This Groundbreaking Female Physicians article is sponsored by All Women’s Healthcare.
March is Women’s History Month and, in honor of this month, we’re celebrating the amazing female physicians who made a difference in the world with their inventions and research. These five women all made groundbreaking discoveries in the field of medicine that continue to save lives to this day.
Gerty Cori was the first woman ever to win a Nobel Prize in Physiology or Medicine, and only the third woman to win a Nobel prize in any science field. She shared the 1947 Nobel with her husband Carl Cori, with whom she collaborated on most of her work.
The Cori’s won the award for discovering how glycogen breaks down into glucose. Put simply, they explained the biochemistry behind a crucial process in the metabolism.
Helen Brooke Taussig
Helen Brooke Taussig’s discovery began with a personal tragedy—she became deaf in her 30s. To compensate for her hearing loss, she used her hands to feel her patients’ heartbeats. Using this method, she noticed common heartbeat patterns in so-called “blue babies,” infants who appeared blue because of heart defects.
Taussig concluded the blue hue was caused by a dearth of oxygenated blood circulating from the lungs to the heart. She believed inserting a shunt to move blood from the lungs to the heart would be an effective treatment. In 1944, the first infant was treated using this method, and it worked. Most now know Taussig as the founder of pediatric cardiology.
Virginia Apgar became an anesthesiologist in the 1930s, when anesthesiology was still a budding field in medicine. She went on to study the effects of giving anesthesia to women in labor—common practice at the time. This line of study led her to develop the Apgar Score, a test to assess how a newborn is functioning outside the womb.
The test was the first of its kind, and many were skeptical towards it at first. But a study of over 17,000 infants confirmed that the Apgar Score could accurately predict neonatal survival and neurological development. Today, the Apgar Score is standard practice throughout the world.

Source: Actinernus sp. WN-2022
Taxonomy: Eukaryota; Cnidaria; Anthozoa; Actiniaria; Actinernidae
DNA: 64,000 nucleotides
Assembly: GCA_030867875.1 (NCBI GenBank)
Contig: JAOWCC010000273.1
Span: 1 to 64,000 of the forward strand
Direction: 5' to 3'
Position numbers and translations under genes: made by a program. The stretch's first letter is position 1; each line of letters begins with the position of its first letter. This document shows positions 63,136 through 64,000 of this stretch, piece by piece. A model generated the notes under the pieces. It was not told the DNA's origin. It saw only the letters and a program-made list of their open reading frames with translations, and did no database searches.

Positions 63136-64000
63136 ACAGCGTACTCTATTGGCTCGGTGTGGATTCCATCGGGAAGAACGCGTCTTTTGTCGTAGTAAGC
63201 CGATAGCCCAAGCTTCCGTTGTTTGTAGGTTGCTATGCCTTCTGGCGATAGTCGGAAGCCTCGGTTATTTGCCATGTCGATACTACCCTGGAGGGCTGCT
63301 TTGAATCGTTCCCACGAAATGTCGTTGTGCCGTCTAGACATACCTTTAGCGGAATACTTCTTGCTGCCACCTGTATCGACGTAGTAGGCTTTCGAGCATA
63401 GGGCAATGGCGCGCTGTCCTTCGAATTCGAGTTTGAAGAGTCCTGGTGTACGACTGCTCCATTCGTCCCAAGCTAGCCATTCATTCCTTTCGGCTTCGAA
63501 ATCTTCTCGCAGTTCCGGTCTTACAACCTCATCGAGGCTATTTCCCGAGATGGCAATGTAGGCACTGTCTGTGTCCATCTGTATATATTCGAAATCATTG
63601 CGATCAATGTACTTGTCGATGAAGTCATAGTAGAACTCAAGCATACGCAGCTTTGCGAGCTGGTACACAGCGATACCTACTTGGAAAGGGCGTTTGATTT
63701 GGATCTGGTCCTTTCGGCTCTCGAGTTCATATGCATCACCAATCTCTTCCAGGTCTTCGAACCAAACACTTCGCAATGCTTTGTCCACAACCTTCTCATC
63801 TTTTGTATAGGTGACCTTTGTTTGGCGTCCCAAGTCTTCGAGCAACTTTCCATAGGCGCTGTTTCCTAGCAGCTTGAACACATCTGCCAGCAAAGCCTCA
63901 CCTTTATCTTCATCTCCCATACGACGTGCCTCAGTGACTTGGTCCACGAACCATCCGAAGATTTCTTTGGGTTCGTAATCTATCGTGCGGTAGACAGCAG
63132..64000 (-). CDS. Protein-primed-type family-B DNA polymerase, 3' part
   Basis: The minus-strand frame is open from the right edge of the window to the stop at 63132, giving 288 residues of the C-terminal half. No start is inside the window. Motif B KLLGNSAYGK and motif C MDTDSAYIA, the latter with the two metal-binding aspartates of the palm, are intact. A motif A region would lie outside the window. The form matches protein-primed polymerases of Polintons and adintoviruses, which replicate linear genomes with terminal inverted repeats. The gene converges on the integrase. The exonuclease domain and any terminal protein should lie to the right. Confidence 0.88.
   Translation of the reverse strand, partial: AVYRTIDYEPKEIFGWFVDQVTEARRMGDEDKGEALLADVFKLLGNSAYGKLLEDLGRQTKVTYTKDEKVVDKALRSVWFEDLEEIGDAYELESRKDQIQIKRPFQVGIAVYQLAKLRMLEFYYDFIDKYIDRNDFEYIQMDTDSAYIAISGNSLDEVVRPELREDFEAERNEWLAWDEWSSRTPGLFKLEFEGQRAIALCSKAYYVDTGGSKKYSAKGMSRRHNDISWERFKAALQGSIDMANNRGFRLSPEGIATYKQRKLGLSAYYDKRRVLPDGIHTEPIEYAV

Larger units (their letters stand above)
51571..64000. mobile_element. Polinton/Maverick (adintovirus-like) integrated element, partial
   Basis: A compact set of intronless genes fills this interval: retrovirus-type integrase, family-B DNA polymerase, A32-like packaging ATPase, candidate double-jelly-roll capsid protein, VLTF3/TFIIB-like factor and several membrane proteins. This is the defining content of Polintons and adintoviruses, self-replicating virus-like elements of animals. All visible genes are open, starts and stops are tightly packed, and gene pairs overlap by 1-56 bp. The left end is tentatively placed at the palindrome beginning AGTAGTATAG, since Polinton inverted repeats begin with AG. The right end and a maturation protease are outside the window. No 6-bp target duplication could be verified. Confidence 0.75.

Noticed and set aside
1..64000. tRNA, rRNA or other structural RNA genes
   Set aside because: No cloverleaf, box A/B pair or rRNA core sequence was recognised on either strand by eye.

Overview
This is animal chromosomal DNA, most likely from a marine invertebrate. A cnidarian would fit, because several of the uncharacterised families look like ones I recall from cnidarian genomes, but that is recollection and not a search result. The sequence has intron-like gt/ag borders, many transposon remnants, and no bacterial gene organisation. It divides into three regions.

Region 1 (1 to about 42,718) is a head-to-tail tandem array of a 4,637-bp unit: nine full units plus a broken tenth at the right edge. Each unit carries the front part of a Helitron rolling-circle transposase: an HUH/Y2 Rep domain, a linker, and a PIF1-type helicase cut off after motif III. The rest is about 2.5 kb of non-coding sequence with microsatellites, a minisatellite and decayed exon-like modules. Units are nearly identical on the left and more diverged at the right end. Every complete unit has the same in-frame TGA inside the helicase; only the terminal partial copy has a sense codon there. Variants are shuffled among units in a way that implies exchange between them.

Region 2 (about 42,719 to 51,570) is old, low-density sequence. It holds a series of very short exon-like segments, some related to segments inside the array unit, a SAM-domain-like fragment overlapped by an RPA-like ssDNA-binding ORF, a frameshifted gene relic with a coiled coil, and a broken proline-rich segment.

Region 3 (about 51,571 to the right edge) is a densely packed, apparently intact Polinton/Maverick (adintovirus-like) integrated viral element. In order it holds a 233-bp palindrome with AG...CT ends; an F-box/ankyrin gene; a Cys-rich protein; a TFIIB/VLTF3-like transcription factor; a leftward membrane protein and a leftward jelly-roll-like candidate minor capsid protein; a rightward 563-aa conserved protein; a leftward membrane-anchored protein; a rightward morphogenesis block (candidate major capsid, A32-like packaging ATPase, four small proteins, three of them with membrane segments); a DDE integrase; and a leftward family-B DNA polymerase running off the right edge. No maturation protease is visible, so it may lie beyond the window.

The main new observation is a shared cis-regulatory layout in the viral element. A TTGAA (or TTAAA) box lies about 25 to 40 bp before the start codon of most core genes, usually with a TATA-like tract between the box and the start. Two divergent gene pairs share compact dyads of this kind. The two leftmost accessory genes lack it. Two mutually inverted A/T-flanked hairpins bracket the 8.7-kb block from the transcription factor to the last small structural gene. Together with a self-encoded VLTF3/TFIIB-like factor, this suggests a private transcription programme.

Audrey Evans is a pioneer in pediatric oncology, particularly neuroblastoma, a cancer commonly found in the adrenal glands. In the early 70’s, She developed the Evans staging system for neuroblastoma, and then used it to identify patients who would likely have good outcomes without treatment. She broke ground by deciding against chemotherapy for these patients, in order to spare them unnecessary side effects and suffering.
Dr. Evans also created the original Ronald McDonald House in 1974, and then the Ronald McDonald camp in 1987, to provide support to children with cancer.
Patricia Bath is an opthamologist and laser scientist whose work has centered around preventing, treating and curing blindness. In the 1980s, she invented a device called the laserphaco probe, which today is used worldwide to surgically remove cataracts.
Dr. Bath also created a new medical discipline called community ophthalmology. She proposed this new field based on her own research, which concluded blacks have a far higher rate of blindness than whites. Dr. Bath set out to increase access to eye care among disadvantaged populations. Community ophthalmology involves sending volunteers to day cares and senior centers to screen for eye conditions. At-risk patients can then be referred for follow-up care, which can hopefully prevent conditions from worsening and causing blindness.
If you like this story about groundbreaking female physicians, be sure to also check out our Women’s History Month series.
Hero (Top) Feature Image © rogerphoto / Adobe Stock
Additional Images (in Order) Courtesy:
Internet Archive Book Images / Flickr
Yousuf Karsh / Website
NIH – U.S. Library of Medicine / Website
National Wilms Tumor Study / Website
BlackDoctor.org / Website